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Un report on drug use 2005: cannabis up

160 millions cannabis consumers and a market of 320 billion dollars a year

More people around the world are smoking cannabis, but there has been a decline in the use of amphetamines and ecstasy, an annual United Nations report on drug use says. The number of people aged 15 to 64 using drugs at least once a year increased by 15 million to 200 million, said the report released Wednesday in Stockholm.

Worldwide drug sales were estimated at $320 billion US - more than the GDP of 88 per cent of the world’s countries, said the report, based on figures from 2003 and 2004. Cannabis remained the most popular drug, being used by 161 million people. That marks an increase of about 11 million from the year before. Amphetamines were second favourite, although their use had dropped primarily in the United States and Southeast Asia to 26 million people. Almost eight million people used ecstasy, the report said.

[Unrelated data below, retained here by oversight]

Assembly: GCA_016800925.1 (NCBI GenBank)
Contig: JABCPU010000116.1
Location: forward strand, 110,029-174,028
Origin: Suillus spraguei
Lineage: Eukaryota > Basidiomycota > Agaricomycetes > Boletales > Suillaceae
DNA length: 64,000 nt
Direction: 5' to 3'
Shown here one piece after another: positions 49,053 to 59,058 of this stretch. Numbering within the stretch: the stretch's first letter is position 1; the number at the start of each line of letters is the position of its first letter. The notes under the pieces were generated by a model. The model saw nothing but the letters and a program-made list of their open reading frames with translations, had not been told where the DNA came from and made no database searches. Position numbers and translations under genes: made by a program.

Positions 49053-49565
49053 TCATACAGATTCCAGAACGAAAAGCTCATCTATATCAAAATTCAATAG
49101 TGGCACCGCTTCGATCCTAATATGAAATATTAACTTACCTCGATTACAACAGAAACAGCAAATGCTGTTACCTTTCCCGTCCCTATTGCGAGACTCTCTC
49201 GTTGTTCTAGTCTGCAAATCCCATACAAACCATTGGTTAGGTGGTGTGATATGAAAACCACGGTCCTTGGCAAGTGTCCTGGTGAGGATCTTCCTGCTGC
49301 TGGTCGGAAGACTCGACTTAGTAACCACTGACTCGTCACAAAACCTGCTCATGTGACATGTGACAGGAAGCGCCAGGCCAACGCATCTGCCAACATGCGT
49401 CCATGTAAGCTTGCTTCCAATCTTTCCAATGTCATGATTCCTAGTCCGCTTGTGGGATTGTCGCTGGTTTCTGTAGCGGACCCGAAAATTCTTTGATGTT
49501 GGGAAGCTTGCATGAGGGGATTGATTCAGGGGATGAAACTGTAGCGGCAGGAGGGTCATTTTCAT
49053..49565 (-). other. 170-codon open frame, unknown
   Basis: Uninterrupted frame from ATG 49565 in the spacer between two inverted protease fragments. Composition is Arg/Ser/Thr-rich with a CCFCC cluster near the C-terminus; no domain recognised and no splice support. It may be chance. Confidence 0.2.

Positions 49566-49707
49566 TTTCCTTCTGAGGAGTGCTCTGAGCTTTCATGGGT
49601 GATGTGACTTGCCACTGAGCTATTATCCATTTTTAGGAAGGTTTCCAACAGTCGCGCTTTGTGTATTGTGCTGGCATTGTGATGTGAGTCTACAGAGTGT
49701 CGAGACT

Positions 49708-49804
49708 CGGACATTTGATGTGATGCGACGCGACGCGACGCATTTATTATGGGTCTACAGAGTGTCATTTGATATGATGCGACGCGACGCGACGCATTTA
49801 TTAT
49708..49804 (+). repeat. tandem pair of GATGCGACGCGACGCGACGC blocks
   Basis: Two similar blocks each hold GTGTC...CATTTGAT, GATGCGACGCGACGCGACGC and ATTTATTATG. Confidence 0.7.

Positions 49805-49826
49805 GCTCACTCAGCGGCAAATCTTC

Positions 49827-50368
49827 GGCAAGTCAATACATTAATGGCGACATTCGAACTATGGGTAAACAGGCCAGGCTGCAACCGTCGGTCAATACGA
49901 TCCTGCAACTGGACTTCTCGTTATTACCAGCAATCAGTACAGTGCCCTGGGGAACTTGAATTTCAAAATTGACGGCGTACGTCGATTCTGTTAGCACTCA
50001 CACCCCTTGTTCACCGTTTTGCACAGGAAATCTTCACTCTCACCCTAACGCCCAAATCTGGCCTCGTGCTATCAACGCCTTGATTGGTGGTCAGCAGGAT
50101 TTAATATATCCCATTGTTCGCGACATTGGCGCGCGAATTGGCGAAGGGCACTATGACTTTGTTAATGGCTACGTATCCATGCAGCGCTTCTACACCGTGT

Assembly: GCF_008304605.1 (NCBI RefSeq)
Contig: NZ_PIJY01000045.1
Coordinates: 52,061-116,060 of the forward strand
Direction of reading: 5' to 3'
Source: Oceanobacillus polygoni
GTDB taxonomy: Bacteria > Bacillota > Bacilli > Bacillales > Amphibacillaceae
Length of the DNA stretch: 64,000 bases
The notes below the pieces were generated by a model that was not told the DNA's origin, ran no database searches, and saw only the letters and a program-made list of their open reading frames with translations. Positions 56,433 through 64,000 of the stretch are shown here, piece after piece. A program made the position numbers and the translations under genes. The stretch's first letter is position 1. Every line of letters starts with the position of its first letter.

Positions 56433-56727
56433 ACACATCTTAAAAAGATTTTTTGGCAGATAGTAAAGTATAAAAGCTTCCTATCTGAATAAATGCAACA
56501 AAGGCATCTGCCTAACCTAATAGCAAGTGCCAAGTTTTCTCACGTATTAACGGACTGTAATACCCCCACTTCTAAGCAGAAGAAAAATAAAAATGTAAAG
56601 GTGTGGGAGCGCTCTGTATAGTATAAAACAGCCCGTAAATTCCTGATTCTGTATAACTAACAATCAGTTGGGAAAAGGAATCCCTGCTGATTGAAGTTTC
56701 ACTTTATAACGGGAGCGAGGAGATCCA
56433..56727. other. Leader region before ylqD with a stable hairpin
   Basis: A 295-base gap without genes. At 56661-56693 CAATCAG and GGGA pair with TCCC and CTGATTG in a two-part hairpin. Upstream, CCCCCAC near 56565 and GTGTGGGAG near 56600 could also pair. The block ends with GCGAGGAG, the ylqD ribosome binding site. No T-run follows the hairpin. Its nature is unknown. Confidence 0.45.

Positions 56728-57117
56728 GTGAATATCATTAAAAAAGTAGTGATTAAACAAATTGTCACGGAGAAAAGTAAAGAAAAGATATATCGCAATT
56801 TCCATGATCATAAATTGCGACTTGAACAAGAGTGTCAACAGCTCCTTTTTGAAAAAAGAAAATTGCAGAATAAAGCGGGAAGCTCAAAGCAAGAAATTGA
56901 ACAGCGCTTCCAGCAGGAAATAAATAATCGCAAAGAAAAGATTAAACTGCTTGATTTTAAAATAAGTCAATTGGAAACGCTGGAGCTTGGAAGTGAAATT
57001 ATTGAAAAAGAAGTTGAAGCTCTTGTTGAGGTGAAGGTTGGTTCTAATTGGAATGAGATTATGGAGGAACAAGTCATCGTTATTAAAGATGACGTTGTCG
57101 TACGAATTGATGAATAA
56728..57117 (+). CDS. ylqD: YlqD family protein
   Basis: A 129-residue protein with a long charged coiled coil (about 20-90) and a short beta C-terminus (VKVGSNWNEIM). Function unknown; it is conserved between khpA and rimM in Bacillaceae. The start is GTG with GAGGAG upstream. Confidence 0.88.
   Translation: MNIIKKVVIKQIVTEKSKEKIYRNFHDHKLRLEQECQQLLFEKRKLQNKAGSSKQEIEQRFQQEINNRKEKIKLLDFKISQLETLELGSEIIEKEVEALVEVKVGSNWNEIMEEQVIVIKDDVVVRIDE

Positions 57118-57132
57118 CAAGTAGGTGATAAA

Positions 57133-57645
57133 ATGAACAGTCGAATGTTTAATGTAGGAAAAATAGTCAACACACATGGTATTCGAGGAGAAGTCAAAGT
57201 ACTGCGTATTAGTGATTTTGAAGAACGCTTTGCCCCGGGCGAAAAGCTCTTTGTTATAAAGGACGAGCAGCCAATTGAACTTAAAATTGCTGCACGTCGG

Poor weather in Afghanistan had cut the cultivation of poppies, which are used to make opiates such as heroin, and helped to limit the global increase in opiate production to just two per cent. Opiate production in Southeast Asia, once renowned for its drug trading Golden Triangle linking Burma, Thailand and Laos, had plummeted by 78 per cent since 1996.

However, coca cultivation expanded in Peru and Bolivia and overall South American cocaine production failed to fall, the report said.

UN report on drug use 2005

  • Rapport de l'ONU sur les drogues. 160 millions de consommateurs de cannabis. Chiffre d'affaires annuel du marché noir 320 milliards de dollars.
  • UNO Welt-Drogenbericht für das Jahr 2005. Alkohol weitverbreitetste Droge. Zunehmender Cannabiskonsum. Heroinkonsum in Asien am höchsten.
Update Wednesday 25 April 2012 01:22, published Sunday 3 July 2005 01:54
World Drug Report 2005 (PDF - 8.7 Mb)